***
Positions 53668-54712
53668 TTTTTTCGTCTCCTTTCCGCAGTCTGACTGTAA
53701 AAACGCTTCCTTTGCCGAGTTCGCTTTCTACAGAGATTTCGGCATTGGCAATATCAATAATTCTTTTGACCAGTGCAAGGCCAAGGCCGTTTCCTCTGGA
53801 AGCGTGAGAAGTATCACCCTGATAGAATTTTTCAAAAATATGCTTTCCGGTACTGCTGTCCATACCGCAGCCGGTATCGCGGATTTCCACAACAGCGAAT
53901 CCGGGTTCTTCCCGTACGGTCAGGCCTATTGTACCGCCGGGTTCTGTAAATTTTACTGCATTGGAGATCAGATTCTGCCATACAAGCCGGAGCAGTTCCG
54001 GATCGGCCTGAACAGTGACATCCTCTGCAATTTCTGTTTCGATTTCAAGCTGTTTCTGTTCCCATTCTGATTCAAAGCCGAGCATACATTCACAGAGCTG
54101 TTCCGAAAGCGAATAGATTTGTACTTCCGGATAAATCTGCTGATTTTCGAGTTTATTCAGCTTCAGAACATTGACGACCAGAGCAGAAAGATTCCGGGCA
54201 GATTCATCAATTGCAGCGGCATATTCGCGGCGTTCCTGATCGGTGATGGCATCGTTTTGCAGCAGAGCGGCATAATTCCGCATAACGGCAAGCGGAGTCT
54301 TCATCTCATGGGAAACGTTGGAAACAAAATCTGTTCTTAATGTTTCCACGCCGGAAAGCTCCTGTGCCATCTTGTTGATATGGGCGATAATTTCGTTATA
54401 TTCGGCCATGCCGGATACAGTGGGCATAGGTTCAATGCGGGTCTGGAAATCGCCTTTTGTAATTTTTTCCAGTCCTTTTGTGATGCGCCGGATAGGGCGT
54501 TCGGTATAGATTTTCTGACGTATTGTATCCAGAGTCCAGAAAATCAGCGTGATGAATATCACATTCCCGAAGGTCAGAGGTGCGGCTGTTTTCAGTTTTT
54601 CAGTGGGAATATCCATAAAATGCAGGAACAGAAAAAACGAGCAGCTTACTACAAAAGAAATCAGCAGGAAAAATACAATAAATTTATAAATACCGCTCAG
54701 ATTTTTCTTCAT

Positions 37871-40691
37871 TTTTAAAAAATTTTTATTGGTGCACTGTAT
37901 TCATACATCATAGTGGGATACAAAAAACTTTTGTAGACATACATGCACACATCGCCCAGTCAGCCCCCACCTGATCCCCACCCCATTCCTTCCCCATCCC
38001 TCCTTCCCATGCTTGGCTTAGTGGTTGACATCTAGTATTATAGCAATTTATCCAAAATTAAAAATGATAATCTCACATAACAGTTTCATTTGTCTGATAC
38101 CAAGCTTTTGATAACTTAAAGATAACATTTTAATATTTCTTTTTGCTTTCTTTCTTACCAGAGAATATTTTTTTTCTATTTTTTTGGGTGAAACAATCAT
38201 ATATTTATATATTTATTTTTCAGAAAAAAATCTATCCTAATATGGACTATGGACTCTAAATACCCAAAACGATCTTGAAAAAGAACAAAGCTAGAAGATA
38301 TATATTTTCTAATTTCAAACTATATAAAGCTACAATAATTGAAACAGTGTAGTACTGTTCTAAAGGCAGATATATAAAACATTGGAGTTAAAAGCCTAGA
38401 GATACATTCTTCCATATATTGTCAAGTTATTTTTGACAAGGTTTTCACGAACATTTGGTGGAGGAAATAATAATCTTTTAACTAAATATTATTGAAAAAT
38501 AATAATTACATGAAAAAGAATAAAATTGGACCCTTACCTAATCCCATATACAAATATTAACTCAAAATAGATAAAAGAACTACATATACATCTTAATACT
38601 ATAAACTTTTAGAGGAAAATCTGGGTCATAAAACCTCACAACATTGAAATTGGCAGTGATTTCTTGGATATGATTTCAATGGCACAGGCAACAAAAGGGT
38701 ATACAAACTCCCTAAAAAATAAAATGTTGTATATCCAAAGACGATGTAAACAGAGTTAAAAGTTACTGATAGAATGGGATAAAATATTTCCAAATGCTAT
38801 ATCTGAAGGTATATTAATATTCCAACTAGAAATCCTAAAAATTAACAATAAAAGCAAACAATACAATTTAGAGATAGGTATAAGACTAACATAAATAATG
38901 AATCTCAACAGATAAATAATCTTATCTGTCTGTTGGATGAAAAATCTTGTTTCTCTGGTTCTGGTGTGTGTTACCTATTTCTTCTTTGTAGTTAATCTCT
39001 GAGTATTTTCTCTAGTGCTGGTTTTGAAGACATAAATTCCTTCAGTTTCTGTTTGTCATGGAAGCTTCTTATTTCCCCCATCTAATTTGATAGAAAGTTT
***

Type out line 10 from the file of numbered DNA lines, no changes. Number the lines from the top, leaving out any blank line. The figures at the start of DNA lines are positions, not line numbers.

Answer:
54401 TTCGGCCATGCCGGATACAGTGGGCATAGGTTCAATGCGGGTCTGGAAATCGCCTTTTGTAATTTTTTCCAGTCCTTTTGTGATGCGCCGGATAGGGCGT